The seeds have taken various forms, but the system we have become accustomed to has involved Pot 1 comprising the strongest sides by world ranking (plus the hosts), and all others placed in purely geographical pots (rather than to be further seeded according to rank order).

Therefore, it was possible for one group to contain a top-ranked team, plus a strong European team, a strong South American team and a strong African team, even if they were all in the top 16 nations at the tournament.

This system was used until 2014. From 2018, things changed. Now the draw is seeded throughout, and the pots are determined by world ranking rather than geography.

This meant that the most likely group for World Cup 2018 was significantly less mortal than in previous years. In fact, according to the world rankings, the third strongest team in the deadliest possible group was weaker than the fourth strongest team in the deadliest possible groups at previous tournaments.

Team 1 Team 2 Team 3 Team 4

1998

Germany (1)

England (6)

Colombia (9)

Mexico (11)

2002

Spain (1)

Mexico (9)

England (10)

Paraguay (14)

2006

Brazil (1)

USA (9)

Netherlands (10)

Paraguay (15)

2010

Brazil (1)

France (9)

USA (10)

Cameroon (14)

2014

Spain (1)

Netherlands (8)

Chile (12)

USA (13)

2018

Germany (1)

Spain (8)

Costa Rica (22)

Nigeria (41)

2022

Brazil (1)

Mexico (9)

Senegal (20)

Wales (18*)

However, there is a further complication with World Cup 2022 – indicated by that little asterisk.

With some qualifiers delayed due to the pandemic – and war delaying Ukraine’s play-offs against Scotland and Wales – the draw for World Cup 2022 took place before we knew the identity of three teams as they had not played their play-off. matches. Therefore, those playoff teams were placed in Pot 4 regardless of their ranking.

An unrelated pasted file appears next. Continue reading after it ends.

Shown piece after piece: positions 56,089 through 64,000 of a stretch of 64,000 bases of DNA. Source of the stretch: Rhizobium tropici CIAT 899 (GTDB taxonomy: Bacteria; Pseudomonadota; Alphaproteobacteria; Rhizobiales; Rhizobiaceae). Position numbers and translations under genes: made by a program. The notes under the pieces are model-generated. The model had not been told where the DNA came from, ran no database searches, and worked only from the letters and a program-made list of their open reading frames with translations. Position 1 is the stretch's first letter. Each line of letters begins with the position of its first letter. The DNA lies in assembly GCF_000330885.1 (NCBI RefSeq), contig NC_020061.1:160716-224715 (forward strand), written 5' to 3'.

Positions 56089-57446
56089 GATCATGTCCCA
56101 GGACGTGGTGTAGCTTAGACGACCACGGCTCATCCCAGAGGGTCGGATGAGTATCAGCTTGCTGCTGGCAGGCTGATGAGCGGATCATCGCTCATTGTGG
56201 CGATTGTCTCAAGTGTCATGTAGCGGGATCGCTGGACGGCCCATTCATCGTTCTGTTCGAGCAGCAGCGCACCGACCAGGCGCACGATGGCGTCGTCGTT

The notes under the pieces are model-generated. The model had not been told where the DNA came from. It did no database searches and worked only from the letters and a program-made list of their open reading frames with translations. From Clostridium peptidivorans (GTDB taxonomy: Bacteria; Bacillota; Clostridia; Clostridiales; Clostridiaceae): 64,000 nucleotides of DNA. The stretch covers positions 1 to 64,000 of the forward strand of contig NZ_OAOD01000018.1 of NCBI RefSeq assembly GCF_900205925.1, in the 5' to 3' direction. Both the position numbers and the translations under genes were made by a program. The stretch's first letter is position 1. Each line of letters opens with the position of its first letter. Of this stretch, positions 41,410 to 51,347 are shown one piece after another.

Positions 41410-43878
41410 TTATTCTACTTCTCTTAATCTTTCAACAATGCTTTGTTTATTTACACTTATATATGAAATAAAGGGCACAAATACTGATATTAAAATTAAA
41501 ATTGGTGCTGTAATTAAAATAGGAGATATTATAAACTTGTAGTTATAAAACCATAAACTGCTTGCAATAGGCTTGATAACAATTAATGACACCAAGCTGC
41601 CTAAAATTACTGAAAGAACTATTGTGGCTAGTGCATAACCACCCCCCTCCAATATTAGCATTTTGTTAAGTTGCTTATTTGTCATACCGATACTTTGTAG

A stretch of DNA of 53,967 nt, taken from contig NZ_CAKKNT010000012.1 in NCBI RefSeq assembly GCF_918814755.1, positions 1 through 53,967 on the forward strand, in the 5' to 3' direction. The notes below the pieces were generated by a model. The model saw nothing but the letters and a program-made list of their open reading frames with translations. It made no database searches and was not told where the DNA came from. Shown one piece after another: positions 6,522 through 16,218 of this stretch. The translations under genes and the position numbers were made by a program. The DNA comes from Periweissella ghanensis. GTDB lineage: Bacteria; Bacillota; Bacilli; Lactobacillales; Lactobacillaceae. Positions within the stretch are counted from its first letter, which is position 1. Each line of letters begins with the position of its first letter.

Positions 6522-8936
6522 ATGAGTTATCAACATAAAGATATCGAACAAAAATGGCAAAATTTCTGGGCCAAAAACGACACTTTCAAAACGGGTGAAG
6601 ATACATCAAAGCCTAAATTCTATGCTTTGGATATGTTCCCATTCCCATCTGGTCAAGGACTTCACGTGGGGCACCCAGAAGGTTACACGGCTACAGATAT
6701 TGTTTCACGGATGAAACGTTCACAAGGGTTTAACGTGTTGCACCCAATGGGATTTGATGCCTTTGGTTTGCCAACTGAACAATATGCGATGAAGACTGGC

This was particularly relevant in the case of Wales, who defeated Ukraine to secure their place. Had that play-off taken place before the draw, Wales’ ranking of 18 would have made them a Pot 3 team (and indeed a Pot 2 team had it not been for the 51st-seeded hosts Qatar being automatically in Pot 1 not). . Instead, they were in Pot 4.

So whichever group Wales are drawn into will be more difficult than FIFA originally envisaged. They were drawn along with England (fifth), USA (15th) and Iran (21st). Which isn’t overwhelmingly lethal compared to 1970, for example, but it’s actually much stronger than anything four years ago – and that’s without taking into account the rivalry between England and Wales and tensions between the US and Iran.

Whether you think a group of deaths is a matter of opinion. But it’s probably deadlier than any World Cup group we’ll see again because of the expansion to a 48-team World Cup from 2026, combined with greater geographic spread.

FIFA aims to adapt for the 48-team tournament using 16 groups of three, with two teams progressing to the knockout stages. This has two implications for potential groups of deaths.

First, on the (highly unlikely) assumption that the tournament comprises the 48 highest-ranked teams in the world and the draw is seeded throughout, each group will contain a team ranked 33rd or lower. In all likelihood, once you account for quotas from each confederation, it seems more likely that the average ranking of the Pot 3 sides will be in the 50s or 60s.

Second, and perhaps more significantly, when two out of three sides from each group advance, things are less deadly. A 67 percent chance of progression simply doesn’t feel overwhelmingly dangerous. By 2026, the concept of the group of death will be definitively dead.

(Photo by Marcio Machado/Eurasia Sport Images/Getty Images)